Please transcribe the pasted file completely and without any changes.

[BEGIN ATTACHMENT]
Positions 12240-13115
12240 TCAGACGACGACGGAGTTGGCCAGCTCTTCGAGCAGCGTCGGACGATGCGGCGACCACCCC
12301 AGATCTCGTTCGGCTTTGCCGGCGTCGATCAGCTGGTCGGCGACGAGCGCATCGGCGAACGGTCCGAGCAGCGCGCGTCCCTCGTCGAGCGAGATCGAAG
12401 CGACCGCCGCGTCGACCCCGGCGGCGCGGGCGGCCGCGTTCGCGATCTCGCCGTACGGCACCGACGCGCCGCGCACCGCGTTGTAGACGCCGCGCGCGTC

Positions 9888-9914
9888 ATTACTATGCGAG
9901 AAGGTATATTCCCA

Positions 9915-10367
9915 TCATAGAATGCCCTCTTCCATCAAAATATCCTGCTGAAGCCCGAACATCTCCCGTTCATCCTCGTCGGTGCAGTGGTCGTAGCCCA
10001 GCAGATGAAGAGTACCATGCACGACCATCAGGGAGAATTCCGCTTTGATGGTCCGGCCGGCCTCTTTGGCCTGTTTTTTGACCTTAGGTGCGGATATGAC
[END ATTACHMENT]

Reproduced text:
Positions 12240-13115
12240 TCAGACGACGACGGAGTTGGCCAGCTCTTCGAGCAGCGTCGGACGATGCGGCGACCACCCC
12301 AGATCTCGTTCGGCTTTGCCGGCGTCGATCAGCTGGTCGGCGACGAGCGCATCGGCGAACGGTCCGAGCAGCGCGCGTCCCTCGTCGAGCGAGATCGAAG
12401 CGACCGCCGCGTCGACCCCGGCGGCGCGGGCGGCCGCGTTCGCGATCTCGCCGTACGGCACCGACGCGCCGCGCACCGCGTTGTAGACGCCGCGCGCGTC

Positions 9888-9914
9888 ATTACTATGCGAG
9901 AAGGTATATTCCCA

Positions 9915-10367
9915 TCATAGAATGCCCTCTTCCATCAAAATATCCTGCTGAAGCCCGAACATCTCCCGTTCATCCTCGTCGGTGCAGTGGTCGTAGCCCA
10001 GCAGATGAAGAGTACCATGCACGACCATCAGGGAGAATTCCGCTTTGATGGTCCGGCCGGCCTCTTTGGCCTGTTTTTTGACCTTAGGTGCGGATATGAC